How to reduce catheter infections in hospitals?

Ines Castro Gonçalves, Research Professor at the i3S/INEB Institute of the University of Porto is testing an alternative catheter antiseptic device for the use of antibiotics to prevent catheter-mediated infections, which can be transmitted by patients undergoing hemodialysis and hospital dialysis. This device is a cap that fits over the catheter, and it disinfects without chemicals.

Our method clears the catheter before connecting the patient to the dialysis machine again, for example, a process that is repeated about three times a week.”



Ines Castro Goncalvesi3S / INEB Advanced Graphene Biomaterials Group Leader.

“The covering is made of graphene, which when exposed to light kills bacteria by temperature and oxidation of membrane proteins, destroying their packaging,” Castro Gonçalves told La Vanguardia. “Our method sterilizes the catheters before connecting the patient to the dialysis machine again, for example, a process that is repeated about three times a week,” says the researcher.

Catheter-mediated infection can carry bacteria into the bloodstream, leading in the worst case to sepsis and death. At best, a long stay in the hospital, which reduces the patient’s quality of life and pockets of health.

From 45 thousand to 58 thousand euros per patient

The cost of catheter infections

A 2013 study of the economic impact of healthcare-associated infection in the US system showed that catheter-associated bloodstream infections are the most common.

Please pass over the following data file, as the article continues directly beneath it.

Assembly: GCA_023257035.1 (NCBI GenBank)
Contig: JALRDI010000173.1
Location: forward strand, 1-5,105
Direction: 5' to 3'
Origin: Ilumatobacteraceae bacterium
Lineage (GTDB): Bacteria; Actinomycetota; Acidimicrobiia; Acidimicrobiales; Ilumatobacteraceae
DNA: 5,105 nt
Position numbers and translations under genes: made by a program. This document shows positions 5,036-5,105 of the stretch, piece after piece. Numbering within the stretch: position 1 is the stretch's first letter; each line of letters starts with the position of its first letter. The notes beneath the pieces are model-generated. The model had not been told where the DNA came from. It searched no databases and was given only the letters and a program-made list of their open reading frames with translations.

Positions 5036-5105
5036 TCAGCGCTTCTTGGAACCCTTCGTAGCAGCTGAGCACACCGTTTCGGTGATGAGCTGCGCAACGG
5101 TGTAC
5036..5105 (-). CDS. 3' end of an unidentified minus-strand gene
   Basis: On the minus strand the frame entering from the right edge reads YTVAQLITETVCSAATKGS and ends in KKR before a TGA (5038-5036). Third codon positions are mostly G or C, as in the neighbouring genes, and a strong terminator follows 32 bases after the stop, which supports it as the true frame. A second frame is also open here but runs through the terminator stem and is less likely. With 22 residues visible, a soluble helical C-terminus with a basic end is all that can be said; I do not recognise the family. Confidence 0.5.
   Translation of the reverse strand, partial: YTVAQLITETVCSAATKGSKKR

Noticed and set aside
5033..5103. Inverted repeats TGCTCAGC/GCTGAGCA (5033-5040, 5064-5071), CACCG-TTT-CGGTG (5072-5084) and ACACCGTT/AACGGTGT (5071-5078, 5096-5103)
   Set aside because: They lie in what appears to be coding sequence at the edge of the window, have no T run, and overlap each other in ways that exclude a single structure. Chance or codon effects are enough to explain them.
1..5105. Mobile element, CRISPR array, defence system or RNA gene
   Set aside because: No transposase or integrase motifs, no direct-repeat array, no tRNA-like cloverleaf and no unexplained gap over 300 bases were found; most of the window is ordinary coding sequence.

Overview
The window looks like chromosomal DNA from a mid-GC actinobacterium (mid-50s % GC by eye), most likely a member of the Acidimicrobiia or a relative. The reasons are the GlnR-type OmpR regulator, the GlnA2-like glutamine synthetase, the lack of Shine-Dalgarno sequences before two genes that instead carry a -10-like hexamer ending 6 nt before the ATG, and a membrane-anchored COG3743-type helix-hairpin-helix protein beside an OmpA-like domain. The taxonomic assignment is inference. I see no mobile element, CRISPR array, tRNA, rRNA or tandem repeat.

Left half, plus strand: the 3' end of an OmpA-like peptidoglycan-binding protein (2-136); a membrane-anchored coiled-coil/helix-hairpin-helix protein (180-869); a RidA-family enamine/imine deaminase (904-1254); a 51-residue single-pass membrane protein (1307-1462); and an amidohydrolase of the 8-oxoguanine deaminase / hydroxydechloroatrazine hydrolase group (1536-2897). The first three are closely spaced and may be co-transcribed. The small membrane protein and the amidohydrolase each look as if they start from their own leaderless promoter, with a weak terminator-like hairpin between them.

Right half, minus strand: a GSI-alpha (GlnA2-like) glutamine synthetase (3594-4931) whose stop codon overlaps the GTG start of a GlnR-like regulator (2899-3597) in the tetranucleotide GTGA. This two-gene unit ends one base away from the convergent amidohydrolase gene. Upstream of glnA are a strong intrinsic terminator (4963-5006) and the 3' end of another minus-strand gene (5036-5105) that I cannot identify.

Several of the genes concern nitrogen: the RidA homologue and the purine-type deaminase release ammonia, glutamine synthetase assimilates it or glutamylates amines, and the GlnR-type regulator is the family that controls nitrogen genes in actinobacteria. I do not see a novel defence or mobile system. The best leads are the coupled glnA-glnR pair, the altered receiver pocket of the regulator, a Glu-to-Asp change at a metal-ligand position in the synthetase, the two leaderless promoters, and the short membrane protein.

Each injury costs around 45,000 euros per patient and requires an average of 10 days’ hospital stay, 7 of which are in the intensive care unit.
When this infection is caused by antibiotic-resistant bacteria, the cost is higher, around 58,000 euros, plus an average hospital stay of 16 days.”
Ines Castro Goncalves
i3S Group Leader / INEB Advanced Graphene Biomaterials Group

The researcher patents this technology, launches a startup and agrees with other companies to produce more devices in order to get enough units for laboratory studies and clinical trials. In parallel, the device must be proven to be safe so that patients can benefit from its use.

Castro Gonçalves is a microbiologist and physician in biomedical engineering. Since 2003, he has been researching and developing antimicrobial biomaterials. The cap, whose prototype is being finalized, could benefit 3.2 million patients who undergo dialysis each year. “We know there is a 15% mortality rate related to the use of these catheters,” says Castro Gonçalves, who is working to reduce this rate.

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